When shopping for a home, it’s easy for buyers to fall in love with a property. A well-maintained home with updated features can be hard to resist, but buyers must consider more than just a home’s appearance before submitting an offer.
One variable prospective homebuyers tend to value more highly than others is the neighborhood where they will ultimately choose to live. Many buyers even value neighborhoods more than homes, feeling they can always fix a home but cannot necessarily fix an undesirable neighborhood. When considering where to begin a home search, buyers should research a host of factors.
Crime statistics are in the public domain, meaning buyers can examine crime figures for any neighborhood where they are considering buying a home. Some real estate websites list neighborhood crime ratings among the information they offer about a given property. In addition, buyers interested in learning about crime in a given neighborhood may visit a site such as CrimeReports.com to access data on crimes committed near a particular address.
Home values are another factor to consider when choosing a neighborhood in which to buy a home. Buyers can work with a local Realtor to find a neighborhood or area where real estate prices are trending upward. While buyers might be able to find a great deal on a home in a neighborhood where home prices are dropping, it’s important to remember that those home prices are dropping for a reason. Work with your Realtor to find a neighborhood where you can afford a home and where property values are not in decline. Realtors will have access to recent sales figures, so you can get an idea of whether a neighborhood is trending upward or in decline.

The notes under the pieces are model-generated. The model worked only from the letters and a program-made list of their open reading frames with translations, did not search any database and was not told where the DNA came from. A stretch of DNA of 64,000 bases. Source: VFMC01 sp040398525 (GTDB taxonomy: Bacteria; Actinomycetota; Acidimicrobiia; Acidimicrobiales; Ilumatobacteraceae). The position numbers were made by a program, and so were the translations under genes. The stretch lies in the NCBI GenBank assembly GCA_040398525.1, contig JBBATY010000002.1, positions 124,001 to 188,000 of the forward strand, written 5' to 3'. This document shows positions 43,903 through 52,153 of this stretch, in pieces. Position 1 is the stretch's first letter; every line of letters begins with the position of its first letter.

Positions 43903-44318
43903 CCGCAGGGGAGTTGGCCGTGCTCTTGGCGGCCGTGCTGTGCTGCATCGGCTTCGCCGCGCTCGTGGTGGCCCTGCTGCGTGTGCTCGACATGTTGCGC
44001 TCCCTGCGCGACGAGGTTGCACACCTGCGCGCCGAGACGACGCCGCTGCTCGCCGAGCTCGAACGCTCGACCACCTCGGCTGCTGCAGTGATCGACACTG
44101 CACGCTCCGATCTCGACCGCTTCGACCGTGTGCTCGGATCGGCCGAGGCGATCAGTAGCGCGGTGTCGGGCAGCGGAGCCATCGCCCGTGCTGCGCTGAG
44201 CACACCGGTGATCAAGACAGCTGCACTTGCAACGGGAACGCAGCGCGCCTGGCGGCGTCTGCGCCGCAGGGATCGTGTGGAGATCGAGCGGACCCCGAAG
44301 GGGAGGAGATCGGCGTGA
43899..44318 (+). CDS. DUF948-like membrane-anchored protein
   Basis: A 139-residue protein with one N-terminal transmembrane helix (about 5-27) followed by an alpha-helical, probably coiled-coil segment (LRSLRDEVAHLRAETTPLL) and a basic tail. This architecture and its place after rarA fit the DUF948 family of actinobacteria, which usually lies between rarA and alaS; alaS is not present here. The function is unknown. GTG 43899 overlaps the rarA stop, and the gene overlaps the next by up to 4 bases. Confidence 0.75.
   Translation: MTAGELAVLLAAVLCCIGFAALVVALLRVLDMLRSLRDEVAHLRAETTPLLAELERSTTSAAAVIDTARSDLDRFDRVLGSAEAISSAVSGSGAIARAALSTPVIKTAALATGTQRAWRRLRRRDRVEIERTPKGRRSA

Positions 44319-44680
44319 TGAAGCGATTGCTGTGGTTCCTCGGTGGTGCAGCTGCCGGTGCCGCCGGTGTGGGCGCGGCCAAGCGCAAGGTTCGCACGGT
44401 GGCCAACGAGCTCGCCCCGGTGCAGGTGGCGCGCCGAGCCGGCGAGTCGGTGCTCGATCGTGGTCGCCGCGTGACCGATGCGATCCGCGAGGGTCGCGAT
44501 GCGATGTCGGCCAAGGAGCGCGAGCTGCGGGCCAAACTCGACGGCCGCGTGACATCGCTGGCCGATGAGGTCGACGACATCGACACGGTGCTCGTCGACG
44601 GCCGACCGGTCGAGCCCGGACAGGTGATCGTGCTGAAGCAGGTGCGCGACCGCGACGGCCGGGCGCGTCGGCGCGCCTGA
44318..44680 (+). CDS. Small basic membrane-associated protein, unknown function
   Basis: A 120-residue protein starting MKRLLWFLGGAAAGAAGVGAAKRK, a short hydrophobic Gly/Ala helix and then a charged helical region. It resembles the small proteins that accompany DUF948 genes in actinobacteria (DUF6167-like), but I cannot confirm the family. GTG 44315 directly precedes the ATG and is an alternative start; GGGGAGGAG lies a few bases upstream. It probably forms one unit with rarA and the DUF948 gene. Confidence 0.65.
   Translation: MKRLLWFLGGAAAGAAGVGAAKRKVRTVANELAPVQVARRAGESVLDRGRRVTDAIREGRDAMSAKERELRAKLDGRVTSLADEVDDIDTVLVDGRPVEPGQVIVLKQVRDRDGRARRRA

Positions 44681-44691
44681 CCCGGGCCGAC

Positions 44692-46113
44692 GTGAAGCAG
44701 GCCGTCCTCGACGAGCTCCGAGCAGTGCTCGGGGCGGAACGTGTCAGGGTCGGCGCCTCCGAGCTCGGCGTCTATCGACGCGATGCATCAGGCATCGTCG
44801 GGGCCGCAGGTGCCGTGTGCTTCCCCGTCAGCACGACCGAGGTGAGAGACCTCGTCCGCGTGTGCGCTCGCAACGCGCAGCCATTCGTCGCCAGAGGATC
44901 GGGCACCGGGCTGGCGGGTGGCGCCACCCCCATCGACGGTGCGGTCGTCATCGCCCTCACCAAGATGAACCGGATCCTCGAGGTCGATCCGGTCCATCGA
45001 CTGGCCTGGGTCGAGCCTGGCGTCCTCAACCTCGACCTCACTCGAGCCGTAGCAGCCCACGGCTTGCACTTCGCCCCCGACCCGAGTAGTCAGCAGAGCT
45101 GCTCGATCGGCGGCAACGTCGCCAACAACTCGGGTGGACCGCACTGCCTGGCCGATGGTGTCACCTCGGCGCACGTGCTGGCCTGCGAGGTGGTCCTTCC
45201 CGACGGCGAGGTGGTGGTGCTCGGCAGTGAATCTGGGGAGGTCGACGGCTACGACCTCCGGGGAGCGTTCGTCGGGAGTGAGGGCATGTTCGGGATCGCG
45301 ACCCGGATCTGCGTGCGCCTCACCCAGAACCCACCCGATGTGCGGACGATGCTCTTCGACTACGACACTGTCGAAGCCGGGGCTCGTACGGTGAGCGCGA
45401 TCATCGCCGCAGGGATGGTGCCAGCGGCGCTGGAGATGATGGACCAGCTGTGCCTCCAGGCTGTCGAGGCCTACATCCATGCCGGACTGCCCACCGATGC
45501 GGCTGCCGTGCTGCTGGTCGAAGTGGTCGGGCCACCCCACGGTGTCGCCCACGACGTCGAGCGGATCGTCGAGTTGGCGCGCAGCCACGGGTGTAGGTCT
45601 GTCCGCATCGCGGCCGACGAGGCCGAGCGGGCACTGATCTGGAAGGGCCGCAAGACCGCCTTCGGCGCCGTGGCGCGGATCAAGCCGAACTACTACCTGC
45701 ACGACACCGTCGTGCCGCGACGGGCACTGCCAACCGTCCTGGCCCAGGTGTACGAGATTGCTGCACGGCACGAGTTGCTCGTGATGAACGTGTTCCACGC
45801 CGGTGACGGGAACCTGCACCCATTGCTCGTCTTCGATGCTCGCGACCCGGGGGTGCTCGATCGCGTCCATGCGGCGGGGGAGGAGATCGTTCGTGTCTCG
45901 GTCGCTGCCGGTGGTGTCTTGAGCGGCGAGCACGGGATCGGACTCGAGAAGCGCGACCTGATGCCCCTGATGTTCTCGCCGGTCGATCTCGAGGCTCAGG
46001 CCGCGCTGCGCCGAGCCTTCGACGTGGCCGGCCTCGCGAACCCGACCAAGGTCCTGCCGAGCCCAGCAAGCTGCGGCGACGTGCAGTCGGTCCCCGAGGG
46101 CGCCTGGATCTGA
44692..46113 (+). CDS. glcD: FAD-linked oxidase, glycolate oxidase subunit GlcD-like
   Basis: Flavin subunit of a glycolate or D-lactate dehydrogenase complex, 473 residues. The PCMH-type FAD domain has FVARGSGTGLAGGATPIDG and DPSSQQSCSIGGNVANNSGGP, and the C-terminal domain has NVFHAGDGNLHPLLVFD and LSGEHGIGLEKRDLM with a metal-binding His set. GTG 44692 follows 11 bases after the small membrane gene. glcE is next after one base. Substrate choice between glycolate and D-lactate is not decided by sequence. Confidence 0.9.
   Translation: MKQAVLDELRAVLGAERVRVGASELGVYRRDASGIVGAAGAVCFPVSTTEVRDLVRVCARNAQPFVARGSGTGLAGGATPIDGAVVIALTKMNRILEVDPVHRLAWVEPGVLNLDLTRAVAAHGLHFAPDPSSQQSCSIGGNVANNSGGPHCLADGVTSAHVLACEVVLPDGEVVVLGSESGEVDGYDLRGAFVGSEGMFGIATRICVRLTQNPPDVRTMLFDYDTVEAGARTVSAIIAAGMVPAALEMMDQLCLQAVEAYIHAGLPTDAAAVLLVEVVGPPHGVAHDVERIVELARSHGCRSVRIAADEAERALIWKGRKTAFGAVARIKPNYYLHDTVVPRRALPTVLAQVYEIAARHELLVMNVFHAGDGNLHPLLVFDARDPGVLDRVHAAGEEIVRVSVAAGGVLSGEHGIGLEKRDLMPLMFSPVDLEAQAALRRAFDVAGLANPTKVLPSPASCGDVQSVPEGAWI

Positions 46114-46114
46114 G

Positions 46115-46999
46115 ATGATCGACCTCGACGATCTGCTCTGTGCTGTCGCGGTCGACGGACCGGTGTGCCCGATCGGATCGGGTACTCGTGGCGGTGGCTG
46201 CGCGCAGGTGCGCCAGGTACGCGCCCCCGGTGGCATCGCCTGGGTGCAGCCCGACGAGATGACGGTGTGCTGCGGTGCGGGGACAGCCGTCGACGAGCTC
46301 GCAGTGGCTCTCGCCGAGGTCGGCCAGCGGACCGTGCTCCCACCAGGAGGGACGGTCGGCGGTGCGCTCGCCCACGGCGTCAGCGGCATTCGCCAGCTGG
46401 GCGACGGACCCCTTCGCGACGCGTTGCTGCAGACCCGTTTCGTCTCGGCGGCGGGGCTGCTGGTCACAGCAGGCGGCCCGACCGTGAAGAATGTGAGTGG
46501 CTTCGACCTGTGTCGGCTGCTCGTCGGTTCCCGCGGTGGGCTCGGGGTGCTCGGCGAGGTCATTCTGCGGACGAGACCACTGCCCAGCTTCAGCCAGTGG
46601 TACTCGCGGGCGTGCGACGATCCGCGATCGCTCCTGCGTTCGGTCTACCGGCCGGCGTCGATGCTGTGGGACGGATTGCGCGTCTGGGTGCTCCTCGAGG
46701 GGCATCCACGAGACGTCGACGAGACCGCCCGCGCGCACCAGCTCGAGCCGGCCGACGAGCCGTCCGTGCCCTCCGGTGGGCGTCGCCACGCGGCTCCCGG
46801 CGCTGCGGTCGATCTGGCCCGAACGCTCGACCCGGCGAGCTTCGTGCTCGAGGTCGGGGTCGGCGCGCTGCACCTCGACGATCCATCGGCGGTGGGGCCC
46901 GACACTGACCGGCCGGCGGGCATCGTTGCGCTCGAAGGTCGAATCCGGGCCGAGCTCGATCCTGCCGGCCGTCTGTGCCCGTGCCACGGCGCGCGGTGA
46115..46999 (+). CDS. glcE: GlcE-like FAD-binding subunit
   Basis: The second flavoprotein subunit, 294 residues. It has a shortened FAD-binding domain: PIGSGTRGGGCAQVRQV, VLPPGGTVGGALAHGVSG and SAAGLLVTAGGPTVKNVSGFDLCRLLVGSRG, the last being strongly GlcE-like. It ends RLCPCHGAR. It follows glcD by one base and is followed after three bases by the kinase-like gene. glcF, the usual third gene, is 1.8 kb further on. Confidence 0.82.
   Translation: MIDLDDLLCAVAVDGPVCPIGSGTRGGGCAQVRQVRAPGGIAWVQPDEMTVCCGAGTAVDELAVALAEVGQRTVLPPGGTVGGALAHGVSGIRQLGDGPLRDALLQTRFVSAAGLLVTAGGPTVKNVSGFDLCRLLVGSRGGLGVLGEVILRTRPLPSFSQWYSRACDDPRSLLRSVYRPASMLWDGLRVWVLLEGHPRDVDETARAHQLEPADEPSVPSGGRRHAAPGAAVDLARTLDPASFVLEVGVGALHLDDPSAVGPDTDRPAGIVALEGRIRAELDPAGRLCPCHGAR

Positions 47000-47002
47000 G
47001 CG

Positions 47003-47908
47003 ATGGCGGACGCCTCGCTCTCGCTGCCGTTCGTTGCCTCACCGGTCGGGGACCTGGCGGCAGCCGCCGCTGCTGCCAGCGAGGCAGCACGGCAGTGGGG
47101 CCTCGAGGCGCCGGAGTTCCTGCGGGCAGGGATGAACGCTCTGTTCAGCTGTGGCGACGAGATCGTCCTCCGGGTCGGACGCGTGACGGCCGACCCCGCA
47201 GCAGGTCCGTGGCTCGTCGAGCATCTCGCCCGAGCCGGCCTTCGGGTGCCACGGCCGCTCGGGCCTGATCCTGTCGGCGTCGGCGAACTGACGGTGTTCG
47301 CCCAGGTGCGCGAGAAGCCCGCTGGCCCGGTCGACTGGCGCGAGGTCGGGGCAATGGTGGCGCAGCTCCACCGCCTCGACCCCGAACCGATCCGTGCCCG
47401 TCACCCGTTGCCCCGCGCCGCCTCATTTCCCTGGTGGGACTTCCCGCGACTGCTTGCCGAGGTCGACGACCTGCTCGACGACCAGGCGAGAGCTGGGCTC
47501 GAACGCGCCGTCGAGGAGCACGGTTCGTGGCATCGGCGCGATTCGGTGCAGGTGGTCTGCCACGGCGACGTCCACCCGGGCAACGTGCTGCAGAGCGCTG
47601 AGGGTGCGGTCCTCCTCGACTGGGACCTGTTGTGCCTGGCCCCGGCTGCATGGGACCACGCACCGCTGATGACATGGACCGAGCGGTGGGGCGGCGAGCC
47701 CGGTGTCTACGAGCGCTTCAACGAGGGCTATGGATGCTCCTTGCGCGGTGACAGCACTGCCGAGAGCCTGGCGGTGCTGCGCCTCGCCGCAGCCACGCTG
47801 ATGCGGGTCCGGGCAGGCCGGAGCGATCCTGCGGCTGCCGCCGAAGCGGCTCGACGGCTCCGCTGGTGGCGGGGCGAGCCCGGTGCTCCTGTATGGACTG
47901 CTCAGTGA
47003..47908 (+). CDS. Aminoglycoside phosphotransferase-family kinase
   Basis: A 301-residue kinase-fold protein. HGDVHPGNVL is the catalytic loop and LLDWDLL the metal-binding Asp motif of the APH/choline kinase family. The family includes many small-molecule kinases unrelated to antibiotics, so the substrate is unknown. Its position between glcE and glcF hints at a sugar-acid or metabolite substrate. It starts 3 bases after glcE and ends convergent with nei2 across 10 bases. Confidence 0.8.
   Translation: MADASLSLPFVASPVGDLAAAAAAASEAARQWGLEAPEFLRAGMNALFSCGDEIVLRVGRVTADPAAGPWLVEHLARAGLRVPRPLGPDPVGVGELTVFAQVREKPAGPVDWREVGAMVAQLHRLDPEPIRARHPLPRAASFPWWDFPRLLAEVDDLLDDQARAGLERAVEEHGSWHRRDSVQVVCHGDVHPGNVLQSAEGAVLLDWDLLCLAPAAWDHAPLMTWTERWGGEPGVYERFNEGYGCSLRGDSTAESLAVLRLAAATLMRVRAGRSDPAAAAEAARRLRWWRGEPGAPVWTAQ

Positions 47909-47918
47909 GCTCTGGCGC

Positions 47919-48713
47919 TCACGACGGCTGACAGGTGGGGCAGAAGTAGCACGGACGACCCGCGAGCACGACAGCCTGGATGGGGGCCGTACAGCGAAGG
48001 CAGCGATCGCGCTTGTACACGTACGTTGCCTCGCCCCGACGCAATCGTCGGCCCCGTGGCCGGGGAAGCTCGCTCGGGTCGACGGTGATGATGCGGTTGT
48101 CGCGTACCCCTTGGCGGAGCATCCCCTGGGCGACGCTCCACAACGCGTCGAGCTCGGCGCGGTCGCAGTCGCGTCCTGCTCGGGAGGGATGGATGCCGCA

The proximity of amenities such as shopping, restaurants and parks is attractive to many buyers, and that’s something all buyers should consider before buying a home. Even if you prefer a home in a remote location, that could limit your market of buyers when you want to sell the home down the road. While your own comfort and preferences should ultimately prevail over potential resale value, it’s important that you at least consider access to amenities before making a decision. You might be able to find a compromise in a home that is a short drive away from a town center but still remote enough that you are not in the middle of the hustle and bustle.
Quality of life is heavily influenced by commute time. Many men and women feel their quality of life improves dramatically the shorter their daily commute is. When considering a particular neighborhood, do a test run before making an offer on a home. Wake up early and drive to the area where you are thinking of buying, and then commute from there during rush hour. Also, do the reverse commute come quitting time. You might be able to get an estimated commute time online, but a test run can give you a more accurate idea of what your daily trips to and from the office will be like.
Choosing a neighborhood where you will enjoy living requires some forethought and research.